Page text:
Many of those in the LGBT community have made the claim that there is no place in the New Testament where Jesus openly condemned same-sex relationships.

This view is maintained due to a lack of knowledge of the Biblical text. As we read the story of Sodom and Gomorrah, with the knowledge that this judgement came directly by the pre-incarnate Jesus, there is no doubt regarding His view on homosexual or lesbian relationships.

We must remember Abraham’s insistence that God would not destroy the righteous with the wicked. Those who are in a relationship with God whereby they have repented of their sins and have believed upon Jesus as their Savior; are considered the “righteous.” We are made righteous by Jesus death for our sins, not by our own righteousness.

For He made Jesus who knew no sin to be sin for us, that we might become the righteousness of God in Him.  —2 Corinthians 5:21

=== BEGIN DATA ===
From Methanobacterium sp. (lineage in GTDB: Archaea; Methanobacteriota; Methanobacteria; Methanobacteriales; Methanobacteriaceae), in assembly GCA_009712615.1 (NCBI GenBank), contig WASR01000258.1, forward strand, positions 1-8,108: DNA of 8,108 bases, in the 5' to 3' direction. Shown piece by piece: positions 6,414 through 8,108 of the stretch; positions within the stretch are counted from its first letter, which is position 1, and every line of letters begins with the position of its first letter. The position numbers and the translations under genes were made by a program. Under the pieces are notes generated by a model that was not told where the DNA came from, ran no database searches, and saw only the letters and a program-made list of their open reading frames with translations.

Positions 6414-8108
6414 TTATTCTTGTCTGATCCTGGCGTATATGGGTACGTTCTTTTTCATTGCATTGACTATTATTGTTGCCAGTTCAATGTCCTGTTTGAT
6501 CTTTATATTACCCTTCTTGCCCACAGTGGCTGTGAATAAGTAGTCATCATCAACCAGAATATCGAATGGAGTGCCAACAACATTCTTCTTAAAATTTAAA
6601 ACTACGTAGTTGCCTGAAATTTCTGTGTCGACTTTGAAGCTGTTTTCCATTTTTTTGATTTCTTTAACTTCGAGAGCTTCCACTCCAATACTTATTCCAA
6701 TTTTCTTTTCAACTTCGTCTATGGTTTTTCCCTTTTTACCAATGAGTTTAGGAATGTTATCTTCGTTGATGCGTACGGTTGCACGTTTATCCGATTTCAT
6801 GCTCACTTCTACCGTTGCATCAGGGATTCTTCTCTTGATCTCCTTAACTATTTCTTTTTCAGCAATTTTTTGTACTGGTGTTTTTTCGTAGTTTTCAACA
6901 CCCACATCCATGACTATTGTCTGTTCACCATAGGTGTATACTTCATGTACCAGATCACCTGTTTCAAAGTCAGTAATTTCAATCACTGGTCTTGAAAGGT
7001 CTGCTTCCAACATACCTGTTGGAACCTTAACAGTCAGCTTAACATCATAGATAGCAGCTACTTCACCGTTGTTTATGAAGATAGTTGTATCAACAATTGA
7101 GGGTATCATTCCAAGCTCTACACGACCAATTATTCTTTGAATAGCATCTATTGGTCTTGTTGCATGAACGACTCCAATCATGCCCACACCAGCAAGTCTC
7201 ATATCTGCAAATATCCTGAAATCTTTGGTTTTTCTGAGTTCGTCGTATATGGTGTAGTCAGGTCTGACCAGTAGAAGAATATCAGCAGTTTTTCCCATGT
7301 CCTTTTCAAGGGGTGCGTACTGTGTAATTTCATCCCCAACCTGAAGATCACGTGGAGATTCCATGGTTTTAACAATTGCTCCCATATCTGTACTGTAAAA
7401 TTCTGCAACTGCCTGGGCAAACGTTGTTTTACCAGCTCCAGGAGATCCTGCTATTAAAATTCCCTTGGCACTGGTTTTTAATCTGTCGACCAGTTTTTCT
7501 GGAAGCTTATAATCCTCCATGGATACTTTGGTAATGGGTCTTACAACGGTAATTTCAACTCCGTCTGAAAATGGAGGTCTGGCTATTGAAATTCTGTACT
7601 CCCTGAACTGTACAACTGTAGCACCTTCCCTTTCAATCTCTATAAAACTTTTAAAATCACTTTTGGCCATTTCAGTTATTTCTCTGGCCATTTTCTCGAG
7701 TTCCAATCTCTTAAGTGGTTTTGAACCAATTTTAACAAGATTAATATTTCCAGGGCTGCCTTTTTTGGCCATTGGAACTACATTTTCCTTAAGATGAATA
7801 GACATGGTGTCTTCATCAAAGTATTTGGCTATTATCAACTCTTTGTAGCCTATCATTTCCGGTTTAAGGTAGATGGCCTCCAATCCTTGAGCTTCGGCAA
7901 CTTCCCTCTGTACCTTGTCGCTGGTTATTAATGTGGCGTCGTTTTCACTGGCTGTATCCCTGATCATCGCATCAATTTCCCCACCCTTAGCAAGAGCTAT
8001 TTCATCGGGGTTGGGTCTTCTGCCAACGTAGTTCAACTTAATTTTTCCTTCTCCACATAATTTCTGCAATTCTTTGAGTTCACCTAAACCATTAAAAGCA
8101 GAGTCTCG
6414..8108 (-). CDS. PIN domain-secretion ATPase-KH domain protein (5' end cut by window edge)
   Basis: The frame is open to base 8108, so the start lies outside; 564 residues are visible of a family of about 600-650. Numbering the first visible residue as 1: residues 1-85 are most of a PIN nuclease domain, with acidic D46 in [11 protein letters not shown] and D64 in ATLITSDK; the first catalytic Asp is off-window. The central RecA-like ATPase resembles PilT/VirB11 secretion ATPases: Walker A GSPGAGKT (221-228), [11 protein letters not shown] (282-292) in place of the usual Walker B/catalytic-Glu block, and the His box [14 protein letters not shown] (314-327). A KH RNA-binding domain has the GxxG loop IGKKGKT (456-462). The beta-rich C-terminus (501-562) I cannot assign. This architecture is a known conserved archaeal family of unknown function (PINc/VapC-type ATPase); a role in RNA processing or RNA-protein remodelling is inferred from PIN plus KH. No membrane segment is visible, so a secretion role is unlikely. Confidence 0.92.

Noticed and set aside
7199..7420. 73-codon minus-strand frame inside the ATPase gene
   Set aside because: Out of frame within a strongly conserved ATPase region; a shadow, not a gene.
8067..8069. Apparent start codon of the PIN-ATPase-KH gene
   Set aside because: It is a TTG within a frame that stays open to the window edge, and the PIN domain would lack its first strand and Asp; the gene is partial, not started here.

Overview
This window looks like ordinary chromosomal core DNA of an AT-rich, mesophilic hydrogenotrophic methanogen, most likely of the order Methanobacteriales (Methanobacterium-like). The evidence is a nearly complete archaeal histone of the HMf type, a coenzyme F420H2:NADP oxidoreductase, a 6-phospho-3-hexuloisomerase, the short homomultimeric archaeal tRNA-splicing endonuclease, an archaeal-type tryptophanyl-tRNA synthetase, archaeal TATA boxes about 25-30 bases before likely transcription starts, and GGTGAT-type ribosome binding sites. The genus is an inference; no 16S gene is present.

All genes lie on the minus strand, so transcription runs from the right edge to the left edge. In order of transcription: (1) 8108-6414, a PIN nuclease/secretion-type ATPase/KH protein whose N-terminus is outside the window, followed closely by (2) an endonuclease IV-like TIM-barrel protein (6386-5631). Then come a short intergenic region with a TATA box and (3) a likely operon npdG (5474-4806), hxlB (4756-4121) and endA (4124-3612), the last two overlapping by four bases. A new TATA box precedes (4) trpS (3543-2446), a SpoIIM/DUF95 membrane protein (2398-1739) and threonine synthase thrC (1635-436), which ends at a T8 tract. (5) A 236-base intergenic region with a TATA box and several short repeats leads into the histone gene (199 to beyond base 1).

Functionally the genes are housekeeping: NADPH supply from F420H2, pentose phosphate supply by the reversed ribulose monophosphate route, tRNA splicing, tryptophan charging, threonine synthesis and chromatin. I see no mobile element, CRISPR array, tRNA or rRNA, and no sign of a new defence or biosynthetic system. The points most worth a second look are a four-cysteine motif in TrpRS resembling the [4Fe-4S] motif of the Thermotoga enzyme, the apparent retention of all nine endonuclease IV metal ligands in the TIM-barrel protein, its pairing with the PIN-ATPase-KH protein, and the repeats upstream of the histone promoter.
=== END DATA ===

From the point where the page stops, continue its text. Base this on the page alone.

Abraham’s insistence to the LORD was clear; If the men of Sodom and Gomorrah are wicked, then judgment should come. If, however, there are at least ten who are righteous, then those ten should be spared from God’s judgment.

Peter later commented that when the angels arrive at Sodom and Gomorrah, they find only four that are righteous; Lot, his wife and their two daughters. Even though there were less than ten as God promised Abraham, God spares the four of Lot’s family.

When the morning dawned, the angels urged Lot to hurry, saying, “Arise, take your wife and your two daughters who are here, lest you be consumed in the punishment of the city.”  —Genesis 19:15

Notice that the angels declare that the destruction of Sodom and Gomorrah is a punishment from God for their sin of sodomy.